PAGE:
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Big Pharma raises prices on hundreds of drugs

Even though the Pharma companies vowed not to raise prices last year because Trump asked them not to, they have done it for this year and will probably continue doing it year after year like they always have.

Drugs

Dozens of pharmaceutical companies began the new year by raising prices for hundreds of medicines, proving the administration’s naming and shaming of Big Pharma last year didn’t work.

Approximately 60 companies hiked prices during the first two days of January, according to a new analysis from Rx Saving Solutions and first reported by the Wall Street Journal. Some of the biggest increases hover around 10 percent, more than four times inflation. The United States already has some of the highest drug prices in the world, especially compared to countries where the government regulates or negotiates prices of new drugs.

The average increase was 6.3 percent. Here are some of 2019’s biggest hikes:

  • 7T Pharma’s Zingo (to numb skin prior to drawing blood): 133.4 percent
  • Hikma Pharmaceuticals’ Enalaprilat (to treat high blood pressure): 30.1 percent
  • Hikma’s Ketamine (quick-acting anesthetic): 20 percent
  • Hikma’s Morphine (injectable pain reliever): 10.2 percent
  • Vertical Pharmaceuticals’ ConZip (to treat severe ongoing pain): 10 percent
  • Allegran USA’s Bystolic (to treat high blood pressure): 9.5 percent
  • Purdue’s OxyContin (highly addictive opioid): 9.5 percent

The increases affect the list prices of prescription drugs, so not what the majority of patients who have insurance actually pay at the pharmacy. List prices don’t reflect negotiations between drugmakers and insurance companies or the insurer middlemen (pharmacy benefits managers). Instead, they serve as a starting bid so companies are negotiating down from sky-high prices.

It’s also true that as drug prices rise, revenue for companies grows. A recent Leerink analysis between 2014 and 2017 found that price increases of 45 top drugs accounted for 60 percent of their sales growth in the U.S.

Tackling soaring drug prices has been a priority for the Trump administration and one it’s claimed victory over. Last year, Pfizer delayed hikes after Trump berated the company on Twitter. The company temporarily halted scheduled increases on 41 products over the summer after meeting with the administration. The company reportedly said it did so “to give the president an opportunity to work on his blueprint to strengthen the healthcare system and provide more access to patients.”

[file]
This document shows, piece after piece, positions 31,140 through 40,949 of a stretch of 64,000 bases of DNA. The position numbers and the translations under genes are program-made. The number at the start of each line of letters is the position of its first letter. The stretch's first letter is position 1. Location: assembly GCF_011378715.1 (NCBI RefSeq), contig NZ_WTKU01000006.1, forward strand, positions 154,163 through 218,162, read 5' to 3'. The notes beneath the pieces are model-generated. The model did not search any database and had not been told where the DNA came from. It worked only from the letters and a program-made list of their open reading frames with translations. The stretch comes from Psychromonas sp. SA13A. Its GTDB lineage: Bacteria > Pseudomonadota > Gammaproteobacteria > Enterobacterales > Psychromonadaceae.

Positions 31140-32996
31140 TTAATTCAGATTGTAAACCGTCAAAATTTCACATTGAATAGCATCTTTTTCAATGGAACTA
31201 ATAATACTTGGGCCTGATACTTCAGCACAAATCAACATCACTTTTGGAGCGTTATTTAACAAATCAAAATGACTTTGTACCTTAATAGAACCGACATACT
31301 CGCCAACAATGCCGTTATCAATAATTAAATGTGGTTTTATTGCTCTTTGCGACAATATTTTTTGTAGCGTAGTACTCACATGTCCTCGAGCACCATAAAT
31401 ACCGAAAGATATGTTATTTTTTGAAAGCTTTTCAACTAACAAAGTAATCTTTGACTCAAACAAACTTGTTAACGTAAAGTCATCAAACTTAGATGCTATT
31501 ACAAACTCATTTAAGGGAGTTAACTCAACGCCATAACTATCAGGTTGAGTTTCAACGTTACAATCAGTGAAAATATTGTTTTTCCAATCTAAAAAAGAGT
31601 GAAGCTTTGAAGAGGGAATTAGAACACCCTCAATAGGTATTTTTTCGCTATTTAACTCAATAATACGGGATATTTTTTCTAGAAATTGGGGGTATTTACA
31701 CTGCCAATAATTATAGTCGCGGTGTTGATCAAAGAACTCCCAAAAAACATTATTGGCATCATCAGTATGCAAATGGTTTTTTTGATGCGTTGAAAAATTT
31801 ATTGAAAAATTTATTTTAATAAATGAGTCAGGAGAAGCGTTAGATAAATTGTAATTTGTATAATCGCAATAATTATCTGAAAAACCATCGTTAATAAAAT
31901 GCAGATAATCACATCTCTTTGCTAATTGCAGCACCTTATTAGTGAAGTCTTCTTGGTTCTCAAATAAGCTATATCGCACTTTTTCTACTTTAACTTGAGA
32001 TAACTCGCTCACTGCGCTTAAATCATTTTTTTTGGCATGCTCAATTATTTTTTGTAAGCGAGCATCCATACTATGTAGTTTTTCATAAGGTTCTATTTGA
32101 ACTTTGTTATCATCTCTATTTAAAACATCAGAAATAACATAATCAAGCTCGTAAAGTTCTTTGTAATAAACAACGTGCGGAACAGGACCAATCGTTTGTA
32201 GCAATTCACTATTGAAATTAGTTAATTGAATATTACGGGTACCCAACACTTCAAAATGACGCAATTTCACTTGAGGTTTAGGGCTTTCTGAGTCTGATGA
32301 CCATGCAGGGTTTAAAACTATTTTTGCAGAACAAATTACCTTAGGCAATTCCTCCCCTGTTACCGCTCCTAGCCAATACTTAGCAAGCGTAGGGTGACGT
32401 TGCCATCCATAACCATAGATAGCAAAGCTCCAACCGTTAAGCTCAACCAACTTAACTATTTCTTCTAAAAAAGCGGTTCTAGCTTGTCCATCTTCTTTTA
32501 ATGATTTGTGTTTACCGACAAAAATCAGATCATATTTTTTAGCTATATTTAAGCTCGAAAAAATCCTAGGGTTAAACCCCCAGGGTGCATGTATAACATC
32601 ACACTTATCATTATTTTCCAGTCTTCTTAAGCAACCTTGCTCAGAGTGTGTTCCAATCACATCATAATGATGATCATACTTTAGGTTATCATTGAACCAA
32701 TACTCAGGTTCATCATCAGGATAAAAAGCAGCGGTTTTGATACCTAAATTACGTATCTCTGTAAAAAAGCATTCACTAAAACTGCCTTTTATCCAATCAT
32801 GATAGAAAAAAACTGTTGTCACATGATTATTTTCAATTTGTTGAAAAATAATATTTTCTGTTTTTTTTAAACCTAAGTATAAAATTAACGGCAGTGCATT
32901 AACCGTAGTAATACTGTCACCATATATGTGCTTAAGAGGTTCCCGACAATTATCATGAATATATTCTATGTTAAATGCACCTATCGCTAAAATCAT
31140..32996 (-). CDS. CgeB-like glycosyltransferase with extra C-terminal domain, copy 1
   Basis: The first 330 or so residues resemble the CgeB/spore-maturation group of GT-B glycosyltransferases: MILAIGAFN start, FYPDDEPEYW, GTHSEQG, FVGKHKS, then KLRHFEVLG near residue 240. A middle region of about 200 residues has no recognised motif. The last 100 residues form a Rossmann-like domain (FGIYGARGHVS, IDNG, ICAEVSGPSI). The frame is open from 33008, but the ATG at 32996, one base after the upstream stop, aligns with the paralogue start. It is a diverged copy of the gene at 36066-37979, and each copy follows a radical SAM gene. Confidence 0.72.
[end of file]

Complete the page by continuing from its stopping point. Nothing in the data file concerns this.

Donald J. Trump
 
@realDonaldTrump
 
 

Just talked with Pfizer CEO and @SecAzar on our drug pricing blueprint. Pfizer is rolling back price hikes, so American patients don’t pay more. We applaud Pfizer for this decision and hope other companies do the same. Great news for the American people!

 
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Last August, 100 days after the administration released its 44-page blueprint for drug pricing reform, the administration released another report, highlighting the fact that 15 pharmaceutical companies either pushed to reduce list prices, reversed planned price increases, or pledged to freeze prices for the rest of 2018. A Department of Health and Human Services (HHS) official told ThinkProgress the 15 companies were Pfizer, Merck, Novartis, Gilead, Roche, Novo Nordisk, AstraZeneca, Roche, Allergan, Amgen, Bristol-Myers Squibb, Bayer, Celgene, Eli Lilly, and Bausch.

Something to keep in mind for the new Congress being sworn in on Thursday is the public’s top ask of lawmakers is to lower drug prices. Eighty percent of respondents want Congress to prioritize lowering the costs of prescription drugs, per a new POLITICO/Harvard poll.

While many lawmakers have said they’ll focus on this issue, it’s hard to see what substantive bill passes with Democrats controlling the House and Republicans maintaining control of the Senate and White House. Big Pharma’s influence over leadership also threatens progress. Incoming House Speaker Nancy Pelosi (D-CA), Majority Leader Rep. Steny Hoyer (D-MD), and Majority Whip Rep. James Clyburn (D-SC) received more than $2.3 million total in campaign contributions from drugmakers since the 2007-08 election cycle, according to Kaiser Health News.

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